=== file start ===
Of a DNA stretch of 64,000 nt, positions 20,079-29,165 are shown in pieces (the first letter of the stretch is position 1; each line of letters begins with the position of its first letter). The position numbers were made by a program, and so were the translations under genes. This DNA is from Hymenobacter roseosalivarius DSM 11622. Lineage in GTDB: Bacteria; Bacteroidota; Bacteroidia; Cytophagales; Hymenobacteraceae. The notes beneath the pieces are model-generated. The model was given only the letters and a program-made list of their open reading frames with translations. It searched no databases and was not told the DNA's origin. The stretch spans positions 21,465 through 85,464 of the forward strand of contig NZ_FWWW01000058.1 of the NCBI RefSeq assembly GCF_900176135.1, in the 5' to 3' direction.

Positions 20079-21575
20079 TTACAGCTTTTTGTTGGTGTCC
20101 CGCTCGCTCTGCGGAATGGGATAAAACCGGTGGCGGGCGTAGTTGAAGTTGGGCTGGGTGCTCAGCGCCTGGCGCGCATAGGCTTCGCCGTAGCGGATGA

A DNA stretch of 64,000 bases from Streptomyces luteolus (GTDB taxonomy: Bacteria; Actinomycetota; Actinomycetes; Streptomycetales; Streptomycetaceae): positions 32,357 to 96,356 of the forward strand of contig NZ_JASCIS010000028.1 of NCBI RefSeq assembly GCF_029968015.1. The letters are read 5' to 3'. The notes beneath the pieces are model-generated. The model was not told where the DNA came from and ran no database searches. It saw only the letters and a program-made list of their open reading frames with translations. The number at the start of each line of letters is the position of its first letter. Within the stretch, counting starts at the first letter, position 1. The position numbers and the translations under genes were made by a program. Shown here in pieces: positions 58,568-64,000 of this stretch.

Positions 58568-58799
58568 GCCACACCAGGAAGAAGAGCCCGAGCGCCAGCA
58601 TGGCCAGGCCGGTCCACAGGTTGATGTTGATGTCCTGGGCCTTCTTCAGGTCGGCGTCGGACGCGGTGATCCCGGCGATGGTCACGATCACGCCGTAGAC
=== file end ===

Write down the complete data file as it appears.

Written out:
Of a DNA stretch of 64,000 nt, positions 20,079-29,165 are shown in pieces (the first letter of the stretch is position 1; each line of letters begins with the position of its first letter). The position numbers were made by a program, and so were the translations under genes. This DNA is from Hymenobacter roseosalivarius DSM 11622. Lineage in GTDB: Bacteria; Bacteroidota; Bacteroidia; Cytophagales; Hymenobacteraceae. The notes beneath the pieces are model-generated. The model was given only the letters and a program-made list of their open reading frames with translations. It searched no databases and was not told the DNA's origin. The stretch spans positions 21,465 through 85,464 of the forward strand of contig NZ_FWWW01000058.1 of the NCBI RefSeq assembly GCF_900176135.1, in the 5' to 3' direction.

Positions 20079-21575
20079 TTACAGCTTTTTGTTGGTGTCC
20101 CGCTCGCTCTGCGGAATGGGATAAAACCGGTGGCGGGCGTAGTTGAAGTTGGGCTGGGTGCTCAGCGCCTGGCGCGCATAGGCTTCGCCGTAGCGGATGA

A DNA stretch of 64,000 bases from Streptomyces luteolus (GTDB taxonomy: Bacteria; Actinomycetota; Actinomycetes; Streptomycetales; Streptomycetaceae): positions 32,357 to 96,356 of the forward strand of contig NZ_JASCIS010000028.1 of NCBI RefSeq assembly GCF_029968015.1. The letters are read 5' to 3'. The notes beneath the pieces are model-generated. The model was not told where the DNA came from and ran no database searches. It saw only the letters and a program-made list of their open reading frames with translations. The number at the start of each line of letters is the position of its first letter. Within the stretch, counting starts at the first letter, position 1. The position numbers and the translations under genes were made by a program. Shown here in pieces: positions 58,568-64,000 of this stretch.

Positions 58568-58799
58568 GCCACACCAGGAAGAAGAGCCCGAGCGCCAGCA
58601 TGGCCAGGCCGGTCCACAGGTTGATGTTGATGTCCTGGGCCTTCTTCAGGTCGGCGTCGGACGCGGTGATCCCGGCGATGGTCACGATCACGCCGTAGAC